Below are views of the top of upper Yosemite Fall, showing the trail with a railing out on the cliff face that people can walk out on. The top four photos which you can take with your telephoto from many of the locations described at this page, the last was shot at Taft Point.
Different times of the year the falls will have different water flow, for example, at the end of this page, photos in February and June. Many years in August and September it is dried up or almost dried up. (Some years with lots of snowpack it does not dry up.)
How much water will there be in the Yosemite waterfalls?
Can’t make it to the Visitor Center? You can buy a Yosemite Falls tshirt, calendar, poster or art work online from the Yosemite Conservancy https://shop.yosemite.org/
The Yosemite Assn used to have a page of photo tips from photographer Michael Frye which included:
“The best light on Upper Yosemite Fall occurs around 10 a.m. and about 3 to 4 p.m.”
Webcam of Yosemite Falls http://www.yosemiteconservancy.org/webcams-videos
Yosemite nature podcasts: http://www.nps.gov/yose/photosmultimedia/ynn.htm episode #2 is Yosemite Falls
and see: places to take photos of Half Dome in Yosemite National Park (with maps)
Places to take photos of Staircase Falls in Yosemite National Park
Selfies can be great, OR dangerous. They were just taking a selfie.
Yosemite trail conditions info is at: http://www.nps.gov/yose/planyourvisit/wildcond.htm
The most current route map for the free Yosemite Valley shuttle bus is in the Yosemite Guide newspaper https://www.nps.gov/yose/planyourvisit/guide.htm , which you will be offered a copy of as you enter the park, or can print in advance.
It looks something like this when there is no road construction, rock slides, excess snow affecting the times/routes:
(Map below courtesy of NPS)
Hiking Advice has HIKING SECRETS and etiquette including hiking in the heat, preventing and/or dealing with blisters, logistics of hiking, a day hike gear list, Half Dome hiking advice, winter hiking and the answer to the question: When is the best time of day to cross a mountain stream?
The Yosemite National Park rangers would like you to call them
if you see a bear in Yosemite,
no matter where it is or what it is doing.
Since 2003 there has been a note in the Yosemite Guide: “REPORT ALL BEAR SIGHTINGS! To report bear sightings, improper food storage, trash problems, and other bear-related problems, leave a message for the Bear Management team at: 1 (209) 372-0322. Your call can be made anonymously.”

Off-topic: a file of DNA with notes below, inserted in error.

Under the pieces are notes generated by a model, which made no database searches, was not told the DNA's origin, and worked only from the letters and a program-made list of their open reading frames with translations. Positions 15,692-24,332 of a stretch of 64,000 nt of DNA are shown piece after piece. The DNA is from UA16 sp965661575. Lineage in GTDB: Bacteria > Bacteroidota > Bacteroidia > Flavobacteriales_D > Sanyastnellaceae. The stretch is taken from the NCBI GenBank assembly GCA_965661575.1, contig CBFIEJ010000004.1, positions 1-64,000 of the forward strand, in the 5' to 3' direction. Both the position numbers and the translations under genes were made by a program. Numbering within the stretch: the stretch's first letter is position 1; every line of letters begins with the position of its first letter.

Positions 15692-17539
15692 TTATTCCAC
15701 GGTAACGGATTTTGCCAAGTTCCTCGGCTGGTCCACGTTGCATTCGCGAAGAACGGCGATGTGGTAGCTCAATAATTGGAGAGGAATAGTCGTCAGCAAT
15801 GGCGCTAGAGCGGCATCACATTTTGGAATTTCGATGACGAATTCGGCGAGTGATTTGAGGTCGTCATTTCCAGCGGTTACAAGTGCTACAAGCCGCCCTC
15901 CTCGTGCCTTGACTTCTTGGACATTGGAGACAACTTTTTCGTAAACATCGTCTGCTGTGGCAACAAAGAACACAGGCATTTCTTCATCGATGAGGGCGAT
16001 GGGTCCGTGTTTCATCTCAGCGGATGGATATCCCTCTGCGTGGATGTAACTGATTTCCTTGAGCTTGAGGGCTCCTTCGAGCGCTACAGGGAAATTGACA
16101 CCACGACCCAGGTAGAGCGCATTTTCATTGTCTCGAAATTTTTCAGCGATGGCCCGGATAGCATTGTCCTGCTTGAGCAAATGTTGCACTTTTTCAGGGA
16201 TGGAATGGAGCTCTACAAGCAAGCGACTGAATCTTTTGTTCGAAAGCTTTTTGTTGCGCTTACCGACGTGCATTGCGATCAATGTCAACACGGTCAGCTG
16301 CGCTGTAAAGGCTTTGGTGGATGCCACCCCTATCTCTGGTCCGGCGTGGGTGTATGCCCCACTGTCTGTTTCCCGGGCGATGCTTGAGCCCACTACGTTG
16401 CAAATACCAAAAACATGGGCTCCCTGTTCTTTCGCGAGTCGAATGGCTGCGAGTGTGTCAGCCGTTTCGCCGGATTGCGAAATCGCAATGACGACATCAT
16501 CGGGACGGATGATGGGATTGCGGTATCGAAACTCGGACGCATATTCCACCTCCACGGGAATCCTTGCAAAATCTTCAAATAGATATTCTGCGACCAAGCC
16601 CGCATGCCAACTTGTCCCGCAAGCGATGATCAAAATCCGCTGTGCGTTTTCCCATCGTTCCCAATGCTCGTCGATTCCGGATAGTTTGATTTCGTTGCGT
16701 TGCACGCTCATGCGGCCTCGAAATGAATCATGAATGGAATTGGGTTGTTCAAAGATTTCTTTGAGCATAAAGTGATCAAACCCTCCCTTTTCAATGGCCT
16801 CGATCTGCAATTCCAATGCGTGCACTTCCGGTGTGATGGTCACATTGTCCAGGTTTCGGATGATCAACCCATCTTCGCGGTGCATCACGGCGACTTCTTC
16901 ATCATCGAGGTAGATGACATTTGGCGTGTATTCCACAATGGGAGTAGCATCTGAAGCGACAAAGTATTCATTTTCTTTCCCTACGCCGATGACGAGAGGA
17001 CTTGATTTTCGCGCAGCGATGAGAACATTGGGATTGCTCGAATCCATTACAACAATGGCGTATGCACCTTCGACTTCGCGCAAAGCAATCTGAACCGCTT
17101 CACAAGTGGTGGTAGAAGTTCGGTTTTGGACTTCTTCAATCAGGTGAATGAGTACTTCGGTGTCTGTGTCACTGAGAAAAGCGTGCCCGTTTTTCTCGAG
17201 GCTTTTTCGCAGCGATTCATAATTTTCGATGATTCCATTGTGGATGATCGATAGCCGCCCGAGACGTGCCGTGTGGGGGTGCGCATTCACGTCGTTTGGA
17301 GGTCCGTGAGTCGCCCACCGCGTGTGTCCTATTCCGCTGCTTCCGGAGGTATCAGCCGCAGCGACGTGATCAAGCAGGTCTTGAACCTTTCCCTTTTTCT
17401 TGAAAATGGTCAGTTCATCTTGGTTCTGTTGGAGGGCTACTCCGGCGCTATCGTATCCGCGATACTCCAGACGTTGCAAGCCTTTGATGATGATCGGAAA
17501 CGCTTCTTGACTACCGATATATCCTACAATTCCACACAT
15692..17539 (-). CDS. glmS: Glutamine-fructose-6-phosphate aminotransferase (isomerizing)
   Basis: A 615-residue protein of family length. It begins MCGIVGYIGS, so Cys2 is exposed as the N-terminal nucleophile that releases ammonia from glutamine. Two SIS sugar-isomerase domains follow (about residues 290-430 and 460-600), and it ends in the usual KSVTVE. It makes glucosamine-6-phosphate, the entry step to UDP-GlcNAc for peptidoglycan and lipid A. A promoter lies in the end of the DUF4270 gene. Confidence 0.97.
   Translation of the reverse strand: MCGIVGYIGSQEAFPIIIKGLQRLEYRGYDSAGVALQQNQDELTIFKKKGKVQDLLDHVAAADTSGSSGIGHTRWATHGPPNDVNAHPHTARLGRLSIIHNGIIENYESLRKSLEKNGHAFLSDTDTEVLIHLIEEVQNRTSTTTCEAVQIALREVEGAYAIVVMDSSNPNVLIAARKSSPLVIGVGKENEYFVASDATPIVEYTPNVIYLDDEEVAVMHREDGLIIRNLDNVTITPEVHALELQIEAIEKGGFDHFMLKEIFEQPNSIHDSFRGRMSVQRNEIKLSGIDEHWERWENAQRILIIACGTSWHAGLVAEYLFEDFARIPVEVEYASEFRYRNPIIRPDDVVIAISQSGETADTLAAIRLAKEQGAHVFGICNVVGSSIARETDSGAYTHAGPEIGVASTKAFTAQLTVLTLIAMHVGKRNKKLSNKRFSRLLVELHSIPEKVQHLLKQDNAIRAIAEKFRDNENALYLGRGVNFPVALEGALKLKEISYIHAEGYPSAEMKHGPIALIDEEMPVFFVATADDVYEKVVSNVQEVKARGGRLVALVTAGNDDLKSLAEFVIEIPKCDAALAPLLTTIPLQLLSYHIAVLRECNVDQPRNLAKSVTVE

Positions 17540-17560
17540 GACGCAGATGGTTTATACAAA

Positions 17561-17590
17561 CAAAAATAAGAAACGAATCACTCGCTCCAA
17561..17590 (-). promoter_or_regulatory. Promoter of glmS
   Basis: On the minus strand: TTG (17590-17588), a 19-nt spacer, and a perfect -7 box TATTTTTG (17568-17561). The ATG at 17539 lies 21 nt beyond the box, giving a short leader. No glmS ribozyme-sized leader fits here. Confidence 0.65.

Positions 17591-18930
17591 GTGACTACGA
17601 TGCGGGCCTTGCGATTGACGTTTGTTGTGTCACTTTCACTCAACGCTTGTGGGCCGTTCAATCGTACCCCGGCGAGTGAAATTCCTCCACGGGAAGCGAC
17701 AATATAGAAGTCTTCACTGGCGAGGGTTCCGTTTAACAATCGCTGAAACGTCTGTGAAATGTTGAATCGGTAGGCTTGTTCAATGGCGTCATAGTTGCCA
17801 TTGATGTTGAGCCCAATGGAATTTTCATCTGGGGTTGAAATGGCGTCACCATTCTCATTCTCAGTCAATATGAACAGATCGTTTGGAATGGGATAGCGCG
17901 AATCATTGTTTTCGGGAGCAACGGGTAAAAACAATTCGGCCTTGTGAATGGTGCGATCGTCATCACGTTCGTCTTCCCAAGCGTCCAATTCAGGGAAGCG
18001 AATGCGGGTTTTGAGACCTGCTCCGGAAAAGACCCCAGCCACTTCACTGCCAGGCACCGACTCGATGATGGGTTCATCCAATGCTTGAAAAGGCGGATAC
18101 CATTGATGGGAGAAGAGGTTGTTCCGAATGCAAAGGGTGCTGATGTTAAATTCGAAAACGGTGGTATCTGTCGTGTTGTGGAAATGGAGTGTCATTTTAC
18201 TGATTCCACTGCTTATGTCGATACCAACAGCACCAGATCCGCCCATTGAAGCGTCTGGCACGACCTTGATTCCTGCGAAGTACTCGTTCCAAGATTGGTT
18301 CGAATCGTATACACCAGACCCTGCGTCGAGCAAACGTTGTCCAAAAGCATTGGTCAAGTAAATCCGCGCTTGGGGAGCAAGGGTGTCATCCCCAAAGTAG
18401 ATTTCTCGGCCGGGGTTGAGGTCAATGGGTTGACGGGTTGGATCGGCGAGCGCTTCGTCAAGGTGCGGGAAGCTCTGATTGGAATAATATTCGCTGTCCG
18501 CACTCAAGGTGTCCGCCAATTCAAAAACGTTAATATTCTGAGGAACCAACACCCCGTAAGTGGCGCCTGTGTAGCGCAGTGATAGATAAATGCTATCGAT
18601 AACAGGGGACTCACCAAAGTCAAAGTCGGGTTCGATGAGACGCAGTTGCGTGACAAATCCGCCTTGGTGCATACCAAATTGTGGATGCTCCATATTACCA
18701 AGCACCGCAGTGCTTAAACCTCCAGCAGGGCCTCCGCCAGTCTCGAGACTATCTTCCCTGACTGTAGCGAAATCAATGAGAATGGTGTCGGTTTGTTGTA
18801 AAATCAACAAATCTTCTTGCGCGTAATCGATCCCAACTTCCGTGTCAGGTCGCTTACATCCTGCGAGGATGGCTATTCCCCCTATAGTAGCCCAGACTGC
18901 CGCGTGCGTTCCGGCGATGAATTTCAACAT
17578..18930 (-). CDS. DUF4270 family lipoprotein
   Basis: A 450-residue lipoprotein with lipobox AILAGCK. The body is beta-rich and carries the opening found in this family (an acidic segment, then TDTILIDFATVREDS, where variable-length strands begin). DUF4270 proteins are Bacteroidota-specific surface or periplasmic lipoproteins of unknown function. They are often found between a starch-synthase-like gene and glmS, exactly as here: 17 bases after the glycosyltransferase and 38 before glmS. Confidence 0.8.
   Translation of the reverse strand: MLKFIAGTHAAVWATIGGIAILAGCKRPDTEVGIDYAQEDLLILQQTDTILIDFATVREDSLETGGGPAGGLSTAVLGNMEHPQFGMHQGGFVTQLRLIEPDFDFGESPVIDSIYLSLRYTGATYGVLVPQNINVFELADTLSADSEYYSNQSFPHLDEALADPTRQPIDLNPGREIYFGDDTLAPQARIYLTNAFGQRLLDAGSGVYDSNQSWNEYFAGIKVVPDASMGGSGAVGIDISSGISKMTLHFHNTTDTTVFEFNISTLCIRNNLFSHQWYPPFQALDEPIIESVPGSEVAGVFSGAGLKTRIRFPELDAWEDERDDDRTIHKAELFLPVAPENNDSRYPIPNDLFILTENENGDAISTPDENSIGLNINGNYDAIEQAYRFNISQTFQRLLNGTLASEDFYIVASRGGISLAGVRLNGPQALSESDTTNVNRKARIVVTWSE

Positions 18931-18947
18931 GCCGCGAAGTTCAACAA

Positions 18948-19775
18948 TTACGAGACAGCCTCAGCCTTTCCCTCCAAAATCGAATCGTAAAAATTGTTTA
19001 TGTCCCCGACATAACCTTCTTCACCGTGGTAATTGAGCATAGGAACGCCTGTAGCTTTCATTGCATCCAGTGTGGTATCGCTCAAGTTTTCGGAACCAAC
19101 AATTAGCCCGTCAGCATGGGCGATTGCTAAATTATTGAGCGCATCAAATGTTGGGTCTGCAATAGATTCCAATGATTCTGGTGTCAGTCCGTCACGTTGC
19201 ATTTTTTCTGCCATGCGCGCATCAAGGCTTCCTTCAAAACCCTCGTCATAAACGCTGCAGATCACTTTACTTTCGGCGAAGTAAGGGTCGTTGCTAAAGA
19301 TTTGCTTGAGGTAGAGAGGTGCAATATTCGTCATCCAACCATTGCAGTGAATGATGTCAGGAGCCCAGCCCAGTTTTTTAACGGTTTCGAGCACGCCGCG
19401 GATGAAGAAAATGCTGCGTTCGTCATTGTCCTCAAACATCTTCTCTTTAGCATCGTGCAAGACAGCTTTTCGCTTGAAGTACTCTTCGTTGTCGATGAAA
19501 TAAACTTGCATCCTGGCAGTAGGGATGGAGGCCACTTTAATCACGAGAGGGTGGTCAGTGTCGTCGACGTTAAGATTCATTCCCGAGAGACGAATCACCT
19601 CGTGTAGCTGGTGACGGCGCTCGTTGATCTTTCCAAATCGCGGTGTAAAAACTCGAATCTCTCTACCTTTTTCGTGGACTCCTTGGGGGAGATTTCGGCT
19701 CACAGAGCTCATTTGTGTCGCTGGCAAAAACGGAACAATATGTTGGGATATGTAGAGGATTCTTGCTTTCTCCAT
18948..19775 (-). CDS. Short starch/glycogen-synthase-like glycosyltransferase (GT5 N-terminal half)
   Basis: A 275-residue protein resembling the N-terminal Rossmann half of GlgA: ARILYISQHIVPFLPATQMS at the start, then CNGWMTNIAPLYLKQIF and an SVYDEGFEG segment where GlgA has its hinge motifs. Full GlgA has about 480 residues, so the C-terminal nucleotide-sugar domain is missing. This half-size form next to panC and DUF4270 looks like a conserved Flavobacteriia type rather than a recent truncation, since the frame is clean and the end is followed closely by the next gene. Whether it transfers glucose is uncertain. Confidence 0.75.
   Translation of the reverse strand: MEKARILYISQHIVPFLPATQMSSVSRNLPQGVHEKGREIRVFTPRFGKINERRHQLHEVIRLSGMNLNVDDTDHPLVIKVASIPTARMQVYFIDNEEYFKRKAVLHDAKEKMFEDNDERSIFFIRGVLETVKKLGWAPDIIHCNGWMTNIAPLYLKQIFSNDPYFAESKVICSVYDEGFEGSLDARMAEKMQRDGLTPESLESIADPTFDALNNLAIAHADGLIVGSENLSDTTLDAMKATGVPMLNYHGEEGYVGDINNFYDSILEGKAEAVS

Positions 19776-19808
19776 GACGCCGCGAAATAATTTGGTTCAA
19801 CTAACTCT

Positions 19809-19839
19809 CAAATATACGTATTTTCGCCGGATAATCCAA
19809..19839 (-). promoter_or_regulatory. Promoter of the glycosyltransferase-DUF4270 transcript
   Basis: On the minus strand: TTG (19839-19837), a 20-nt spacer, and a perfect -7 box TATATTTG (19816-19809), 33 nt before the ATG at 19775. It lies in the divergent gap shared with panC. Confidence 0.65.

If you can, in all the excitement, try to notice if the bear has a tag (usually on the ear), the color of the tag and if possible, the number on it (the tag is large enough that with a telephoto lens you should be able to read the number).
From the Yosemite Daily Report newspaper:
“It is extremely important to remember to yell at bears that are in and around development, even if they are foraging on natural food. Though it is very tempting to get close for a picture, or just to watch these incredible animals, it is important not to give into this urge. Yelling at them if they are in residential areas or near people is critical to keep bears natural fear of humans. Giving bears plenty of space. When bears become too comfortable around people, they will often start causing damage to structures and vehicles, or will even become too bold around people, creating safety concerns.”
And the Yosemite Daily Report also said:
“Scare bears when you see them. . . in developed areas- Yell like you mean it!
Make as much noise as possible, try waving your arms, stomping your feet
or anything to make you look intimidating and to get the bear to run away.
We know it’s fun to see bears and it can feel mean to scare them,
but this is a simple way to truly help save a bear’s life.”
and a view from June with much less water flow:
(Note that low clouds can cover the top of upper Yosemite Falls,
fog can hide the bottom and a winter snow storm can white-out every view up towards the cliffs.)
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Drivers should note that there are sections of road in Yosemite Valley with two lanes (usually) in the same direction, with the right lane ONLY for the free shuttle buses, ambulances, ski bus, commercial vehicles with ten or more passengers. The NPS says: “The bus lane ensures emergency vehicles can respond to incidents when traffic is backed up and provides preference for mass transit.”
Parking and traffic jams in Yosemite valley tips and tricks has the above advice, with maps of each of the three major day-use parking lots, with advice to help you NOT get a Yosemite National Park traffic or parking ticket, and not contribute to preventable traffic backups. And some details of where you can’t park in Yosemite, or can’t park without a permit.
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Hotel, cabin and tent cabin choices in Yosemite valley are at: Yosemite Valley accommodations
Restaurants, cafeterias, coffee bars, pizza, grocery stores in Yosemite valley are at: Yosemite valley restaurants,
Using a drone for your photography is illegal in Yosemite. See also an index to over a dozen park webpages with park laws, rules, regulations and policies.